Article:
For over a quarter century, the federal government has been the primary determinant of environmental regulation and policy. The contributors to this volume provide a wide variety of strategies to challenge what they consider to be Washington's unsophisticated, ineffective, and harmful approaches. The original essays demonstrate how states can improve environmental regulations as they apply to land, water, wildlife, and pesticides, and they provide a general framework for how states can regain control of their environmental destiny. Important reading for anyone interested in environmental policy studies.
Terry L. Anderson is professor of economics at Montana State University and executive director of the Political Economy Research Center in Bozeman, Montana. Peter J. Hill is professor of economics at Wheaton College.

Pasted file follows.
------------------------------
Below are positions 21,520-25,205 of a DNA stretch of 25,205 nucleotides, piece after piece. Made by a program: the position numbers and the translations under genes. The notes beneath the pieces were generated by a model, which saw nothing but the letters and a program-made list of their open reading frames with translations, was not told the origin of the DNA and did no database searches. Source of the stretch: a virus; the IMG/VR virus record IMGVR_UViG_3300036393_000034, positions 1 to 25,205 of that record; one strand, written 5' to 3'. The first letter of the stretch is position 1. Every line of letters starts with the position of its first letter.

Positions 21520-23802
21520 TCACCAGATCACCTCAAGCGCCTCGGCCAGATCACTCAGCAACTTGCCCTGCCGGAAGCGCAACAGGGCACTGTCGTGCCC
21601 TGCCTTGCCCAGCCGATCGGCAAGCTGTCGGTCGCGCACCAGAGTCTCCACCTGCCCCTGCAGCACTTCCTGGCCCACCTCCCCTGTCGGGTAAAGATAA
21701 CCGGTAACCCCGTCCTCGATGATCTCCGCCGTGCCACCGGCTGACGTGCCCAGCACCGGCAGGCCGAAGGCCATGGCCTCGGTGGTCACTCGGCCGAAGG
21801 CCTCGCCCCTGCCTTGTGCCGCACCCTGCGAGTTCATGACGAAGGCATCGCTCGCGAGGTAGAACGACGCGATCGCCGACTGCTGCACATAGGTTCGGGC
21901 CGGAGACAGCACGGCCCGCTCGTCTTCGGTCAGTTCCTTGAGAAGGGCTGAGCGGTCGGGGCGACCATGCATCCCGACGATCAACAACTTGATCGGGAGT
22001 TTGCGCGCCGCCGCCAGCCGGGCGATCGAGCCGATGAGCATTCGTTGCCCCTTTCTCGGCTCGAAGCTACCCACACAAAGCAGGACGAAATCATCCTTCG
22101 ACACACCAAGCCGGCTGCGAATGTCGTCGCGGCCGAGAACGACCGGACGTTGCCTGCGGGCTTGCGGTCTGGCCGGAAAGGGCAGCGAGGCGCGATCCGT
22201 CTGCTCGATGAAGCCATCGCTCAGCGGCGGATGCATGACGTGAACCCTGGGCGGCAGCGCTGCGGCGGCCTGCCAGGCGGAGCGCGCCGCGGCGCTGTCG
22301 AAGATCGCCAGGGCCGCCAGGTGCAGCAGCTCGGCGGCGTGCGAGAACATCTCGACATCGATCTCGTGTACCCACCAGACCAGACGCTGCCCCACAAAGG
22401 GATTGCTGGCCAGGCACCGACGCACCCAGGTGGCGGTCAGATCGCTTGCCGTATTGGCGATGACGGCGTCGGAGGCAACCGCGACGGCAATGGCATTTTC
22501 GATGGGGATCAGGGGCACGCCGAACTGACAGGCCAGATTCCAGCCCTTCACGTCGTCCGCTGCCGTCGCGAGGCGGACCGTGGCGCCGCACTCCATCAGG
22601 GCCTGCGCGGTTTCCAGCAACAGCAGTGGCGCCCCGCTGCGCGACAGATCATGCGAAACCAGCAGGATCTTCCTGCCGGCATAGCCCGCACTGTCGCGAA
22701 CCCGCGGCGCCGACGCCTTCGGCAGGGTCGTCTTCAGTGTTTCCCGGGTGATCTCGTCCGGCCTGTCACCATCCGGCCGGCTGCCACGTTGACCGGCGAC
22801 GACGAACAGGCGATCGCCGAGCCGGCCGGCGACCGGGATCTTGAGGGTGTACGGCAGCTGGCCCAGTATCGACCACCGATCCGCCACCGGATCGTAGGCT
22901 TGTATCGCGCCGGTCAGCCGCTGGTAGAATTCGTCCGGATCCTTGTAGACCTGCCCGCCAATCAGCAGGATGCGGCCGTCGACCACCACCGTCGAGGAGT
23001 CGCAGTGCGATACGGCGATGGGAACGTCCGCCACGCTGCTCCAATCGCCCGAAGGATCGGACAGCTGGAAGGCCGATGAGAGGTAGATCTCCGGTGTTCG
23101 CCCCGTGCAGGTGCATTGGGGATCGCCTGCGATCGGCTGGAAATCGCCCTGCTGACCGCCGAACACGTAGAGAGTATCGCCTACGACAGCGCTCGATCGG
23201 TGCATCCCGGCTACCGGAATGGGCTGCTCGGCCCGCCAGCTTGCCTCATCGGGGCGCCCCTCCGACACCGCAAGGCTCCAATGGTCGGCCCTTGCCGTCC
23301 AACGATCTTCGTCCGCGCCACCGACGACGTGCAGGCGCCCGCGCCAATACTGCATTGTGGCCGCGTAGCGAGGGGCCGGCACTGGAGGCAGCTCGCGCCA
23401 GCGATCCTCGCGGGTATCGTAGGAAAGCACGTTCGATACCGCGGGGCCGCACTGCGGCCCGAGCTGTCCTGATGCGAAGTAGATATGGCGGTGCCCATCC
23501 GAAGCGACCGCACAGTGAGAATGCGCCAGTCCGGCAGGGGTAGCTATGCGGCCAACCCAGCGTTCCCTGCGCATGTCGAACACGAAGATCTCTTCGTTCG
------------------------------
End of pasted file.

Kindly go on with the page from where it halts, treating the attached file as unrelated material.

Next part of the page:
Chapter 1 Introduction: Environmental Federalism: Thinking Smaller Chapter 2 Sizing Up Sovereigns: Federal Systems, Their Origin, Their Decline, Their Prospects Chapter 3 Public Land Federalism: Go Away and Give Us More Money Chapter 4 State Trust Lands: The Culture of Administrative Accountability Chapter 5 Federalism and Wildlife Conservation in the West Chapter 6 Pesticides and Environmental Federalism: An Empirical and Qualitative Analysis of 24(c) Registrations Chapter 7 Water Federalism: Governmental Competition and Conflict over Western Waters Chapter 8 Western States and Environmental Federalism: An Examination of Institutional Viability Chapter 9 Why States, Not EPA, Should Set Pollution Standards Chapter 10 Index